- Tapa blanda: 230 páginas
- Editor: Stark House Press (6 de mayo de 2016)
- Idioma: Inglés
- ISBN-10: 1933586311
- ISBN-13: 978-1933586311
Thief of Midnight (Inglés) Tapa blanda – 6 may 2016
Descripción del producto
"Thief of Midnight is an exciting story and very highly recommended." -Midwest Book Review, Fiction Shelf "A book to be appreciated and savored for its moody prose . . . and to be read with the doors locked by those who still believe in the bogeyman." -Jean Rabe, bestselling author of The Stonetellers trilogy "Strong debut."-Publishers Weekly
Reseña del editor
The Monster Hunters…
Abby Marquise has been killing doppelgangers and other dark creatures with the Society for the Security of Reality for awhile now—ever since she’d been recruited after being attacked by a ghoul one dark night. Her son Jimmy thinks she’s losing it, but how do you explain monster-hunting, much less the secret SSR, to a teenager? Now that children are disappearing all across the country, her partner John Sawyer wants to go after them, guns a-blazing. But how do you shoot something you can't find? And how can you find something if you don't believe it exists?
…and the Bogeymen
Likho, a Ukrainian-Russian spirit, and L’uomo Nero, one of the ancient bag men, have been summoned by El Cucuy, leader of the supernatural Family. The myths and stories that created the Family are slowly fading from modern memory, and El Cucuy knows their very existence is threatened. The bogeymen are beginning to vanish but the dead boy has a plan—spread fear in the world and restore themselves by taking the children! Likho, who has adopted some of the human ways, doesn’t like it. And L’uomo starts to act even stranger than usual by following the advice of an old human woman. Can they defy El Cucuy and exist? Who will believe in them then?
No es necesario ningún dispositivo Kindle. Descárgate una de las apps de Kindle gratuitas para comenzar a leer libros Kindle en tu smartphone, tablet u ordenador.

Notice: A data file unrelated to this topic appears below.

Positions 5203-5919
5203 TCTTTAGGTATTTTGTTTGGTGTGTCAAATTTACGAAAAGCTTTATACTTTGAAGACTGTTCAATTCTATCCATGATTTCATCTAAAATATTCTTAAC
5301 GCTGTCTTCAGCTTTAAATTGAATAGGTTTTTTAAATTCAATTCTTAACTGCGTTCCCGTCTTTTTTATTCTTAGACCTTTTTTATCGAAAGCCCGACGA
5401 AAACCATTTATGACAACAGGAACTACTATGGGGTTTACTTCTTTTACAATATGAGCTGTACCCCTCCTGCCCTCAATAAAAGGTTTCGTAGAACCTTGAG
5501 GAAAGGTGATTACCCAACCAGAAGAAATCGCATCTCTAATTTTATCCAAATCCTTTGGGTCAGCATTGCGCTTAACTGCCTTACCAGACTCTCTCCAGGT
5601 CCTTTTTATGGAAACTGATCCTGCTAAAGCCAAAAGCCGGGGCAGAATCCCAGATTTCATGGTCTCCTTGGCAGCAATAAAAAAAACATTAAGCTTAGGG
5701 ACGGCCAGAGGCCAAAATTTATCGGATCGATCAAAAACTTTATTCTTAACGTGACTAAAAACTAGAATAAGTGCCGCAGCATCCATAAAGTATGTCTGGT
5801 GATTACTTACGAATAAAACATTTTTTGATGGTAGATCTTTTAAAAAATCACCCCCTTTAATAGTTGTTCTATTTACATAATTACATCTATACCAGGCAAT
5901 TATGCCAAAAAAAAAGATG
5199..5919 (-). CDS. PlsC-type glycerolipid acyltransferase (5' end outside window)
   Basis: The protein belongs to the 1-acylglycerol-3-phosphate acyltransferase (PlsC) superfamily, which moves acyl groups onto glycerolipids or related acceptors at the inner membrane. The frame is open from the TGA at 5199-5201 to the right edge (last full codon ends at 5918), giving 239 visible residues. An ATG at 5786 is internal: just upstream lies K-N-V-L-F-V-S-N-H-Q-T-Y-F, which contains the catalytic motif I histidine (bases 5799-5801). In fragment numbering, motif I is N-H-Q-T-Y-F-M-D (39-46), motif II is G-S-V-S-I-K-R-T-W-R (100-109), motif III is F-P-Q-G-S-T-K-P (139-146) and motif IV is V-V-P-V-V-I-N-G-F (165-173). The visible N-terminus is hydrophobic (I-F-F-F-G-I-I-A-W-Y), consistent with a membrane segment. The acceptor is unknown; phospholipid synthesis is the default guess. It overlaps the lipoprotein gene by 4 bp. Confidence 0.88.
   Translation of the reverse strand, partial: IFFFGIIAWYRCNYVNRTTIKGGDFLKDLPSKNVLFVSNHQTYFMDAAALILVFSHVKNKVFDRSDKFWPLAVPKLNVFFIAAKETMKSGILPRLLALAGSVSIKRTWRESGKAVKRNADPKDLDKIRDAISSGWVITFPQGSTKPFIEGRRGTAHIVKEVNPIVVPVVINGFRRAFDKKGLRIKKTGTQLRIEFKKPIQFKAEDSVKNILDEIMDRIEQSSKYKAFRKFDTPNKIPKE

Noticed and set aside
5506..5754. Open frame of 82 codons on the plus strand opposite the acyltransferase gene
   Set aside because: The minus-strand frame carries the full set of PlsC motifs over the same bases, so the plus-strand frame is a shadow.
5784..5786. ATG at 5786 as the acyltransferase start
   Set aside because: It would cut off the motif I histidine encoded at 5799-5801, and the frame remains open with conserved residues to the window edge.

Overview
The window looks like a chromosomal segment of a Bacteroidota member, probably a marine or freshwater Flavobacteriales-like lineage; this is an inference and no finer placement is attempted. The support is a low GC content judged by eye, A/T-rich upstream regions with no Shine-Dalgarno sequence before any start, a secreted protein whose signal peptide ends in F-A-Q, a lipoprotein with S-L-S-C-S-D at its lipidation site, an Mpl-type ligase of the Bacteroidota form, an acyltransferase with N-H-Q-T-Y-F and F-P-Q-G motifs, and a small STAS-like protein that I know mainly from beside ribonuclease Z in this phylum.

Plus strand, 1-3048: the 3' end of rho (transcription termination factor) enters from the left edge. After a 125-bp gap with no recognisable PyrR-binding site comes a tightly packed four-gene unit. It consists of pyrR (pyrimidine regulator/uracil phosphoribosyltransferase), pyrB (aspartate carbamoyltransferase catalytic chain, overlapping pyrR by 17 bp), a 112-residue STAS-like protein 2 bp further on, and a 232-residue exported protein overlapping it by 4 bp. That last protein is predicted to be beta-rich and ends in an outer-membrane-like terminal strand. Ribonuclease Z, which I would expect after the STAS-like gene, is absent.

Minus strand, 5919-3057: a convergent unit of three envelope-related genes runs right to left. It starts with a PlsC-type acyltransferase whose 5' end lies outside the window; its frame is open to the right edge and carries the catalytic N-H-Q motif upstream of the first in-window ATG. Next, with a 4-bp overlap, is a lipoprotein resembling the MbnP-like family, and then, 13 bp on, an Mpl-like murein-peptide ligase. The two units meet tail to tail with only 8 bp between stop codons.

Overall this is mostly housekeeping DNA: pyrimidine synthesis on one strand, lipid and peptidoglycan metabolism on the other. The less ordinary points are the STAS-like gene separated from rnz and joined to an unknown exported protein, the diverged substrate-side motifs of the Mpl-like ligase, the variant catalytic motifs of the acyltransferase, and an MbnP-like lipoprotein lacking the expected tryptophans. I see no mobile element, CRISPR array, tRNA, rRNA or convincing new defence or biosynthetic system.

Obtén la app gratuita:
Detalles del producto
Opiniones de clientes
Opiniones de clientes más útiles en Amazon.com (beta)
1. The protagonist is a hardworking mother . . . who is also a very real and identifiable person.
2. She works for a supernatural agency. I've seen this done a few times, but I could count the number of times I've read it done well on the fingers of one hand if I chopped off a couple of them. There is very good chemistry between the members of the agency.
3. All the characters are unique and memorable.
4. The mythology used is highly interesting. Butzen took an angle I've never seen before and it paid off.
5. It was very well written and an enjoyable read.
6. The climax/ action bits were very good.
1. I felt that it was too short, as if the story had been crunched down instead of allowed to flourish to its full potential. If it had been 20% longer, more fleshed out and less rushed, this'd probably be a five-star review.
2. I wanted a little more done with the son (can't say more; spoilers). I didn't find his plot line entirely satisfactory.
It's definitely worth a read. I bought it and, if I lost my copy, would buy it again. It's clever, creative, and often funny. I definitely plan to buy any future books written by Butzen.